Ramblings and Thoughts from January 5, 1995
Ramblings from January 5, 1995
Well, I was sitting on the airplane coming back from Christmas break,
and got an uncontrollable desire to just start writing things out in a
vain attempt to sort out my thoughts and what's going on mentally and
all that sort of stuff. So I did. And figured I'd upload it here just
to keep track of it and toss some ideas around.
Basically I just started writing out various areas of interest to me and
some quickie thoughts on each of them - and in particular what I wanted to
look at more closely in each area. I'll try to explain my shorthand out
so that it's more clear what i'm thinking about but if I don't, EIT!.
Stories/Myths/Self-story/consciousness/epics & not-so-epics
Community/Virtual Community/How to tie together people online?
- currently reading The Power of Myth, Joseph Campbell/Bill Moyers which
obviously stresses this area highly and it resonates strongly with me. A
lot of good points concerning the lack of a consistent powerful mythology
to accompany current culture, which leads to the breakdown of society's
- Orson Scott Card's work. Card is big on the power of story-telling. In
one of his novellettes (The Originist, in Foundations Friends, ed. Martin
Greenberg) he even goes so far as to put forth story-telling and the power
of stories to connect people together as _the_ difference between humans
and animals. Not just communication, but the ability for stories to unite
people together into a community - example quote "I know that my theories
of community formation are true. That the vigor of a community depends on
the allegiance of its members, and the allegiance can be created and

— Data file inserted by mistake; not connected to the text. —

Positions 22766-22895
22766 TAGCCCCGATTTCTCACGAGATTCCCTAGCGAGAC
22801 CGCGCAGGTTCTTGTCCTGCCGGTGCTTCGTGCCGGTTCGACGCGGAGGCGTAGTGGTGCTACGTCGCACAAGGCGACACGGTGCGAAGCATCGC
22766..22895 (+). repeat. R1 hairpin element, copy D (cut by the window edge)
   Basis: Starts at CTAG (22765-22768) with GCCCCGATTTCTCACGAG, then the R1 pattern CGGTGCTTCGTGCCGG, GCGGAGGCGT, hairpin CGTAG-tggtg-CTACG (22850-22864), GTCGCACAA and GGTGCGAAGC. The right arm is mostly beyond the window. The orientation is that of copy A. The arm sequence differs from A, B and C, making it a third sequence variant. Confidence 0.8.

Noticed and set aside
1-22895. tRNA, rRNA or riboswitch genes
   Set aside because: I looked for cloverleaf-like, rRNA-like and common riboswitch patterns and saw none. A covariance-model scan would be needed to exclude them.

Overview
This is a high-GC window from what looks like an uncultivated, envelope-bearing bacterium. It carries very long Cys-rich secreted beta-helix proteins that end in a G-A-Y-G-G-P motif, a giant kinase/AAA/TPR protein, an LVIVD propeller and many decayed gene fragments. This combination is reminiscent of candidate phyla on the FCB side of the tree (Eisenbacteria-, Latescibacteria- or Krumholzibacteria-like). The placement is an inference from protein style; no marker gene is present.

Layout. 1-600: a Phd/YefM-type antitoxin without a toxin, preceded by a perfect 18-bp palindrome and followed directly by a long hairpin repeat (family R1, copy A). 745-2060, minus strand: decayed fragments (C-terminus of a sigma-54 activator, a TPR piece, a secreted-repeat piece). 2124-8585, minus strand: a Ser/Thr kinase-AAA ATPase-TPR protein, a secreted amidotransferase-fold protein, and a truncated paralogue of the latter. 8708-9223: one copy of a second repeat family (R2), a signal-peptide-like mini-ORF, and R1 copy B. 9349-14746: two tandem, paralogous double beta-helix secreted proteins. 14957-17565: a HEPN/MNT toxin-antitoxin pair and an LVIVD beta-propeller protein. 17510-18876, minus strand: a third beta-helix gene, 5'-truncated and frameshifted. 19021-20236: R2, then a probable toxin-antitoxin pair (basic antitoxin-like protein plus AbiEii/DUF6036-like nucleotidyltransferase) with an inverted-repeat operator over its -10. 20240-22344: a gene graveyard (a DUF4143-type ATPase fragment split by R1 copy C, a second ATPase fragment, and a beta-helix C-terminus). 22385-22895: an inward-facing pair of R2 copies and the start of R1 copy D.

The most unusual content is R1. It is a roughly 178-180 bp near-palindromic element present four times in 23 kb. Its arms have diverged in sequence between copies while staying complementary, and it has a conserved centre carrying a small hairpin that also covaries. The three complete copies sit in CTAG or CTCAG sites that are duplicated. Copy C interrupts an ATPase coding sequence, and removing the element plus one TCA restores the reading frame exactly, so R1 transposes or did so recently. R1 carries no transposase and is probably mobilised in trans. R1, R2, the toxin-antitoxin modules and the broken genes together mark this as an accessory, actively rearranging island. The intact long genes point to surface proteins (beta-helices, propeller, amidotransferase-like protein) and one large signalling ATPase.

enhanced by the dissemination of epic stories."
- The idea of the self-story and consciousness. When you think of who you
are - you tell a story about yourself. Most of my most powerful memories
are kept in the form of stories - where details relevant to the story are
remembered and other details are lost. In fact, I'm hardpressed to come
up with memories and images etc that DON'T have a a story accompanying
them in my memory.
- This entire area is very interesting to me - powerful in what it can do
and not studied enough because it doesn't lend itself to "scientific"
investigations because it is so personally dependent - i.e. stories/myths
etc depend heavily on the observer for meaning and importance - whereas
science tries to be observer-independent.
Complexity/Biology of Machines/Out of Control/(Artificial) Evolution
- As noted above, the creation of stories is a powerful way to tie people
together online. The most obvious examples from my experience are MUDs
where people create a world together, and alt.devilbunnies which writes
and continuously creates its own world.